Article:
Scenario based optimization of a container vessel with respect to its projected operating conditions

International Journal of Naval Architecture and Ocean Engineering.
2014.
Jun,
6(2):
496-506

This is an Open-Access article distributed under the terms of the Creative Commons Attribution Non-Commercial License (http://creativecommons.org/licenses/by-nc/3.0) which permits unrestricted non-commercial use, distribution, and reproduction in any medium, provided the original work is properly cited.

- Published : June 30, 2014

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Ship design
;
Hull form optimization
;
Scenario
;
Operating conditions
;
Life-cycle analysis
;
Potential flow calculation

INTRODUCTION

At least since the economical crisis the traditional way of designing ships is considered to be outdated. Operating ships at off-design conditions may appear as a good solution in times of a crisis and apparently leads to lower fuel consumption but there is a potential to save even more energy if the vessels would have been designed with respect to more operational conditions. But even without the crisis the process of designing a ship onto one operating condition had to be reconsidered, for the fact that both calculations or prognosis as done by
Røe (2010)
and analyses of operating profiles of real ships have shown that merchant vessels only operate at their respective design condition (e.g. at 85% Maximum Continuous Rating (MCR)) for a small amount of time.
Despite this fact, the knowledge of a vessels future operational profile is of great interest when it comes to environmental issues as a suboptimal ship design has a higher emission rate than an optimal one.
These problems necessitate a new approach which is capable to deal with future needs and uncertainties and which considers the vessels life-long operating situation. Keeping that in mind, scenario methods seem to be a suitable solution. By linking economical trend analysis with detailed operation profiles the usage of these methods offers the possibility to design ships which are not optimized to one or two particular operational conditions but will be significantly more efficient related to their overall operating time.
LITERATURE REVIEW

The idea of using a complete operational profile as the basis for the development or optimization of a hull form instead of a single or only a few design points has been adapted within a few projects before. Two of them are in short presented in the following.
As an example,
Temple and Collette (2012)
have been using probability density functions in order to display the speed range of two vessels (DTMB-5145 naval combatant and KCS container ship) for a following multi-objective optimization of their hull forms. The optimization is done using a Multi-Objective Genetic Algorithm (MOGA) with the lifetime resistance being calculated from the integral over the speed dependant total resistance (estimated using the thin ship theory) multiplied by the Probability Density Function (PDF). The respective PDFs have been generated by applying a bimodal distribution with the two modes representing the vessel’s endurance and mission speed in case of the DTMB-5145 and an unimodal distribution with the mode at the vessels design speed for the KCS. As far as the author is aware, those distribution functions are not based on statistics of existing vessels but on the author’s consideration.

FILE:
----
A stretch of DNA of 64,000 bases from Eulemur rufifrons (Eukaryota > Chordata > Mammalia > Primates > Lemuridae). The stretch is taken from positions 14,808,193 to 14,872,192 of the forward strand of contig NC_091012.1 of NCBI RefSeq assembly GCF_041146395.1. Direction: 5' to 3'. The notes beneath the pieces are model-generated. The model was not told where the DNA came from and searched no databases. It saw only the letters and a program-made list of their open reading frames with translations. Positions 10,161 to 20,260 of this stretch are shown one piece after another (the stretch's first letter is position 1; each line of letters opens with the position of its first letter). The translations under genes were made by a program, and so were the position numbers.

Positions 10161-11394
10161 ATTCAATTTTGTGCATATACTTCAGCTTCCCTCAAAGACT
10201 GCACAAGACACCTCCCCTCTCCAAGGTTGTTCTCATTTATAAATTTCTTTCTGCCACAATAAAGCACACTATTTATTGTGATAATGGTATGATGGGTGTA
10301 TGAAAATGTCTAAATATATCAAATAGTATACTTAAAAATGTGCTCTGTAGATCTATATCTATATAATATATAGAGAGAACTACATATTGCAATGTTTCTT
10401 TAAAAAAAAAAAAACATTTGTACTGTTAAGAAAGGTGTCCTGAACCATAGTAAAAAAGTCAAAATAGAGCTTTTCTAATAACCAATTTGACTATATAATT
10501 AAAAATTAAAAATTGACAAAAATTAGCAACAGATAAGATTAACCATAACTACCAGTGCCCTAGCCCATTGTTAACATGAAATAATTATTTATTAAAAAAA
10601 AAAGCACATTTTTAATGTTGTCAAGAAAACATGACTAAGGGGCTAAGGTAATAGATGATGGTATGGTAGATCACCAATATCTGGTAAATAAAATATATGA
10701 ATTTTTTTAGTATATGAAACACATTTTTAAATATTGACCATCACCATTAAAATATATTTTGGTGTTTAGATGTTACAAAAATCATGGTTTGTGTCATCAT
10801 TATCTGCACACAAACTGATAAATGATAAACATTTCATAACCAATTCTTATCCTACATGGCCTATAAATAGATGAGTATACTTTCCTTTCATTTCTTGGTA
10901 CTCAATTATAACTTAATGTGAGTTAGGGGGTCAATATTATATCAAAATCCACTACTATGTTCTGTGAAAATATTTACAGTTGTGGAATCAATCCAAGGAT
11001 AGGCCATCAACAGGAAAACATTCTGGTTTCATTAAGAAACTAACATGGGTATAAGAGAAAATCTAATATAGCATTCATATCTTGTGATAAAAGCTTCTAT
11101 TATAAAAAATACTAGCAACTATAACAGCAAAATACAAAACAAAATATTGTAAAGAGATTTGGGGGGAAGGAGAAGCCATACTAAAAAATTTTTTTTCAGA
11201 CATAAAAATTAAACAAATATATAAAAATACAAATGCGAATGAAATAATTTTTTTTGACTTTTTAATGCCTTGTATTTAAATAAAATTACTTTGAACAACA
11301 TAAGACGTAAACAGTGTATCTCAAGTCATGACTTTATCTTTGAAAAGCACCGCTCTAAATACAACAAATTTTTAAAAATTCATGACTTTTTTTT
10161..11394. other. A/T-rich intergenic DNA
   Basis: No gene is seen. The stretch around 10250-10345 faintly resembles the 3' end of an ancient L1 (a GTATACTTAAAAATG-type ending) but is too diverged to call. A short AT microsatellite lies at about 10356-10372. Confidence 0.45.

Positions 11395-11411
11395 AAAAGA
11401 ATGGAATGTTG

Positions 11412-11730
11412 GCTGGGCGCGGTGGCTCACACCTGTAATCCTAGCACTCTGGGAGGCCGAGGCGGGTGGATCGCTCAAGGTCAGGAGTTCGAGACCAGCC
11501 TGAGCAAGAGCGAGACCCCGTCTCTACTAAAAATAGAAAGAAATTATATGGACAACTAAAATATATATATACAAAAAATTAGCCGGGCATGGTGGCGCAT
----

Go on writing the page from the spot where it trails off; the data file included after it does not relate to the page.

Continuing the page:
Statistically based probability distribution functions have been used by
Eljardt (2010)
in order to assess different vessel types, shipping routes or the commodity flow. Despite the speed distribution, he also considers environmental data such as seastate and wind conditions and other vessel specific data, e.g. the trim. Thereby, the respective distribution functions are taken from statistical analysis and / or prognosis. Within this work the distribution functions are used for sampling a sufficient number of ship operation conditions using the Monte Carlo Method in order to serve for example as the target function for an optimization of a ship’s hull form and propulsion system. Although considering a wide range of parameters, this approach differs to the scenario based approach presented in this paper as it does not completely consider the coupled or correlated appearance of different parameters, which can lead to incorrect results in the target function (see next section for details).
GENERAL APPROACH

The basic idea of the scenario based approach is to predict the most probable operating conditions the designated vessel will stay in during its operating time in order to find the most suitable design variant.
Fig. 1
shows the flow chart of the complete optimization process as presented in
Wagner and Bronsart (2011)
.
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BASIC DATA

To have a realistic basis to start with, the log-data of an existing comparable 3600
- • Loop 1: -0.5% per year (decrease).
- • Loop 2: 0% per year (stagnation).
- • Loop 3: 0.5% per year (increase).